Original Contributions

Metabolic Brain Disease

, Volume 6, Issue 4, pp 207-212

First online:

Thiamine deficiency and wernicke's encephalopathy in AIDS

  • Roger F. ButterworthAffiliated withLaboratory of Neurochemistry, André-Viallet Clinical Research Center, Hôpital Saint-Luc (University of Montreal)
  • , Christiane GaudreauAffiliated withMicrobiology Service, Hôpital Saint-Luc (University of Montreal)
  • , Jean VinceletteAffiliated withMicrobiology Service, Hôpital Saint-Luc (University of Montreal)
  • , Anne-Marie BourgaultAffiliated withMicrobiology Service, Hôpital Saint-Luc (University of Montreal)
  • , Francois LamotheAffiliated withMicrobiology Service, Hôpital Saint-Luc (University of Montreal)
  • , Anne-Marie NutiniAffiliated withHematology Service, Hôpital Saint-Luc (University of Montreal)

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Several neuropathological reports in the last 5 years have described brain lesions characteristic of Wernicke's Encephalopathy in patients with AIDS. Using the erythrocyte transketolase activation assay, we now report biochemical evidence of thiamine deficiency in 9/39 (23%) of patients with AIDS or AIDS-related complex. In no cases was there history of alcohol abuse nor were there clinical signs of Wernicke's Encephalopathy. Thiamine deficiency in these patients most likely results from the cachexia and catabolic state characteristic of AIDS. In view of (i) the confirmed neuropathological evidence of Wernicke's Encephalopathy in AIDS patients, (ii) the significant thiamine deficiency in these patients and (iii) the difficulties of clinical diagnosis of Wernicke's Encephalopathy, it is recommended that dietary thiamine supplementation be initiated in all newly diagnosed cases of AIDS or AIDS-related complex.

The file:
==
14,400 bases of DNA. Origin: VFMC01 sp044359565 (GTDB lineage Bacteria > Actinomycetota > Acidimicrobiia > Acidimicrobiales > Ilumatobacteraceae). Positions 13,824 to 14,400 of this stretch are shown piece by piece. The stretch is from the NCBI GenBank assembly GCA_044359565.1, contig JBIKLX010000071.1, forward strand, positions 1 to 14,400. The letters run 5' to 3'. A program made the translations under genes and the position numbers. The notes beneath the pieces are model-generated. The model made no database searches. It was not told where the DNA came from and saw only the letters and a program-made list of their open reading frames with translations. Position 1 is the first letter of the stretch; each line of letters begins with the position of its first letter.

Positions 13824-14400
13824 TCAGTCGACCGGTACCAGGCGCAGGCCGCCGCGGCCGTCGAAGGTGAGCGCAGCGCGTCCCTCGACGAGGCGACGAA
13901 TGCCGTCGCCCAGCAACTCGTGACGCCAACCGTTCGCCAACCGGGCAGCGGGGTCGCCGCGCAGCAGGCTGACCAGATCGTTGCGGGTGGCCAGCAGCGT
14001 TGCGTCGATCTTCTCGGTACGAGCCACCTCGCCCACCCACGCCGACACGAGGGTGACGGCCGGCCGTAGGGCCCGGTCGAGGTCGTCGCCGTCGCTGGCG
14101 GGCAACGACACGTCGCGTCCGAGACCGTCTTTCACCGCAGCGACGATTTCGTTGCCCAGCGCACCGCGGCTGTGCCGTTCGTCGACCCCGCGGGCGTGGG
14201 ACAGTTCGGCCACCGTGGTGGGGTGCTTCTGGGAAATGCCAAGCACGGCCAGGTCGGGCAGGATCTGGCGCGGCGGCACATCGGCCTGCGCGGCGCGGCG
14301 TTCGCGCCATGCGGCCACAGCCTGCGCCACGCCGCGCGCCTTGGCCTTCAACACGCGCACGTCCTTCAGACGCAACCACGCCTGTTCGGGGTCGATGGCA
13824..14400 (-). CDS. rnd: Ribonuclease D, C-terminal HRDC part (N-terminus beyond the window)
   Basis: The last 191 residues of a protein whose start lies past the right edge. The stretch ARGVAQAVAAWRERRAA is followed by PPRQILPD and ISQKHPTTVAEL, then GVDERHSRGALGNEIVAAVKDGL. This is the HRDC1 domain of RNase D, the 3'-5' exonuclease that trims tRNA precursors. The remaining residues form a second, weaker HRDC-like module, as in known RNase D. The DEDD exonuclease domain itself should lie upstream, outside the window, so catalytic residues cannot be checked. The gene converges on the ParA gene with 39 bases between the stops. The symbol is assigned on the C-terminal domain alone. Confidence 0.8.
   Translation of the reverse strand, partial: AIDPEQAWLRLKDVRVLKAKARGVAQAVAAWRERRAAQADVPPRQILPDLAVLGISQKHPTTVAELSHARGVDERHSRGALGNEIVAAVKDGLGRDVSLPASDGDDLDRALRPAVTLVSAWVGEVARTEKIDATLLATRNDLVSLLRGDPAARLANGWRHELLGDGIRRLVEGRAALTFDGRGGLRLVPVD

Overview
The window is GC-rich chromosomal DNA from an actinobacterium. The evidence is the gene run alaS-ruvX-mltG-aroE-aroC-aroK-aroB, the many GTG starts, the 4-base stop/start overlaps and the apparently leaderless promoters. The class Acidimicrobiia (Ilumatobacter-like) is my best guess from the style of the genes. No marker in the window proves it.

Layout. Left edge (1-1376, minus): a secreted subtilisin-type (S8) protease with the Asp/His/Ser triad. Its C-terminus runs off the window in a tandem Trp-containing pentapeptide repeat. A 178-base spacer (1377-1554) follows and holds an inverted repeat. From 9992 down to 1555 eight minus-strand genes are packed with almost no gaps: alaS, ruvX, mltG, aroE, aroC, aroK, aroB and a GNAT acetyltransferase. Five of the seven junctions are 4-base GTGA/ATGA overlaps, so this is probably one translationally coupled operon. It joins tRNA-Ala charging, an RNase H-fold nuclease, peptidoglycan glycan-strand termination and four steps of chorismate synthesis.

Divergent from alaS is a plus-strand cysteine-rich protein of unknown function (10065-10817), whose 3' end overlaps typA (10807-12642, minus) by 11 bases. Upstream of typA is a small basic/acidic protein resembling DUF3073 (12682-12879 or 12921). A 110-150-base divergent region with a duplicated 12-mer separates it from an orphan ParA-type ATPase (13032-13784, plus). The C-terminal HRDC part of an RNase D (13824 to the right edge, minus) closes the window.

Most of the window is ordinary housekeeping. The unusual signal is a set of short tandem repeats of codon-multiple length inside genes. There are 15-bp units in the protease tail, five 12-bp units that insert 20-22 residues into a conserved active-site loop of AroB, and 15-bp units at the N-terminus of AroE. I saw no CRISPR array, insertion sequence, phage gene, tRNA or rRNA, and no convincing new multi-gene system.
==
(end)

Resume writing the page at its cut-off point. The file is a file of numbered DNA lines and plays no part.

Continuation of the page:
Key words

AIDS AIDS-related complex thiamine deficiency Wernicke's Encephalopathy α-ketoglutarate dehydrogenase transketolase